New Texas V’s
Data data data. Robert Wittenmyer and his colleagues at the University of Texas have just posted a paper on astro-ph that contains a slew of new radial velocities for several famous planet-bearing stars, including 47 UMa, 14 Her, and 16 Cyg B. The velocities are all tabulated in the paper, so we’ll have them up on the systemic backend very shortly. [I’ll post a comment to this post when they’re up on the site. If you’re totally gung ho to get them right away, you can extract them from the posted latex file at astro-ph, and then add them manually to systemic’s datafiles directory.]
We always try to add new radial velocity data sets as soon as they become publicly available, and lately, these updates have been occurring roughly once per week. For the time being, the simplest way to get your fresh V’s is to rename your old systemic directory, and then download a new console. When the new console and catalog data are downloaded and unzipped, you can copy any previous fits and soundfiles that you’ve created into the new fits and soundClips directories.
The data in the Wittenmyer paper come from both the Harlan J. Smith 2.7-meter telescope and the Hobbey-Eberly 9.2-meter telescope. The cadence of the Smith telescope observations typifies the usual pattern of radial velocity survey data. The individual points are spaced essentially randomly in time, with many days separating each point. The Hobbey-Ebery data, on the other hand, are quite different. These data are much more densely sampled, and many nights contain several velocities in succession. In many stretches, the star is observed every few nights. This pattern results from queue-scheduling, which enables very intensive monitoring of systems that are of particular interest. I think queue scheduling is the wave of the future, and in the systemic simulation, we’ll have many synthetic data sets whose cadences correspond to the queue-scheduled approach.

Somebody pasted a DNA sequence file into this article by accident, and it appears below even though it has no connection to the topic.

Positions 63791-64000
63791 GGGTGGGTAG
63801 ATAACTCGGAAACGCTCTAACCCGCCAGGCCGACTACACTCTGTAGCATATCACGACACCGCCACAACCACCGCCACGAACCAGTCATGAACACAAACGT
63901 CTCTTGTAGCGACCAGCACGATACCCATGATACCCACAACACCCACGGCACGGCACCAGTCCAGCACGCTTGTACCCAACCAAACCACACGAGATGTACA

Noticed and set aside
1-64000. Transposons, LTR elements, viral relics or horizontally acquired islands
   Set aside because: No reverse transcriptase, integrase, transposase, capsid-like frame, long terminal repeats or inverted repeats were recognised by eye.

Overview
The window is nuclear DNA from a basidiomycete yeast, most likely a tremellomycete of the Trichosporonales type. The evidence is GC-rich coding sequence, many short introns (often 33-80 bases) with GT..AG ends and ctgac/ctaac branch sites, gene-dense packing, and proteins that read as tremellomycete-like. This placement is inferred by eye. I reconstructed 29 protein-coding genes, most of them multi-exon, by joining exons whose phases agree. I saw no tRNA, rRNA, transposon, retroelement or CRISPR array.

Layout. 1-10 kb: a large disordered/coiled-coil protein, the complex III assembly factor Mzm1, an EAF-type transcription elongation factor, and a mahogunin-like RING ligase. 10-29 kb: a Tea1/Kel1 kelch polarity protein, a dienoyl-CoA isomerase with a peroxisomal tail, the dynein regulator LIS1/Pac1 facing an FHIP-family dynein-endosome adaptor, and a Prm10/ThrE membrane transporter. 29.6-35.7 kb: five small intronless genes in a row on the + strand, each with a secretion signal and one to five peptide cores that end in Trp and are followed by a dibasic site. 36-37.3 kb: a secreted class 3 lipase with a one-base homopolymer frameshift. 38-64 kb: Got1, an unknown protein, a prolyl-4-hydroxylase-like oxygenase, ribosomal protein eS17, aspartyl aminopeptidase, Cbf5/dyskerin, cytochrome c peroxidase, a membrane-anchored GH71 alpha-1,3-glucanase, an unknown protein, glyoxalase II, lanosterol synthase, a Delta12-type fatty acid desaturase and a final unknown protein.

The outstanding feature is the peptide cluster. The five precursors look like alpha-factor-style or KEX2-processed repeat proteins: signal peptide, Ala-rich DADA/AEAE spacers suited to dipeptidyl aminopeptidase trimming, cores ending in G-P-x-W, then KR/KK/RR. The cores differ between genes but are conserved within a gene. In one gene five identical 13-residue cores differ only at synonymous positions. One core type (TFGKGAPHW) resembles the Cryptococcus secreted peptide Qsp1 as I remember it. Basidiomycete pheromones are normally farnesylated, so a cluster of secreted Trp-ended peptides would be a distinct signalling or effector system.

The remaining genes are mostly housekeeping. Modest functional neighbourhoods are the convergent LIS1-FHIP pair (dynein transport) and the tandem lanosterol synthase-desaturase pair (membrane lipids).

The most prominent planet orbiting 14 Her has been known since the late 1990s. This world, known as 14 Her “b”, has a minimum mass about 4.6 times that of Jupiter, and a period of ~1770 days. If it were in our solar system, it would orbit in the asteroid belt. The parent star 14 Her is about 90% as massive as the Sun, and is more than twice as metal-rich. Given the planet-metallicity connection, it’s absolutely no surprise that 14 Her has a heavy-duty planetary system. I bet that 14 Her “b” has a very interesting system of satellites.
It’s pretty clear from the one planet fit that 14 Her “b” is not the only planet in the system, and over the weekend, several systemic users have submitted interesting fits to the data that reduce the chi-square by adding a second planet. For example, on August 30, user mikevald uploaded a two-planet fit in which the second planet, 14 Her “c”, has a period of 6159 days and an eccentricity e=0.52. This model currently fields the lowest chi-square statistic of any of the submitted 14 Her fits. The orbits in this best-fit system are crossing, however, indicating that the model may not be dynamically stable over the long run. On September 5th, allanfloering submitted a fit with nearly as good a chi-square, in which the outer planet has a 14,669 day period and an eccentricity e=0.09. Allanfloering’s world, if it exists, lies 11.77 AU from 14 Her, out at a Saturn-like distance.
Wittenmyer et al. show that the addition of their new 14 Her data suggests that 14 Her “c” has a period of order 6900 days, albeit with a low eccentricity. In their models, “c” and “b” may be participating in 4:1 resonance. A quick fit on the console with the Wittenmyer et al data included gives a radial velocity curve that looks like this:
corresponding to a planetary configuration that has an outer planet with a modest eccentricity e=0.20.
As soon as the data go up on the site, feel free to try working up improvements. It will be interesting to see how many fits to the full 3-telescope data set are participating in 4:1 resonance.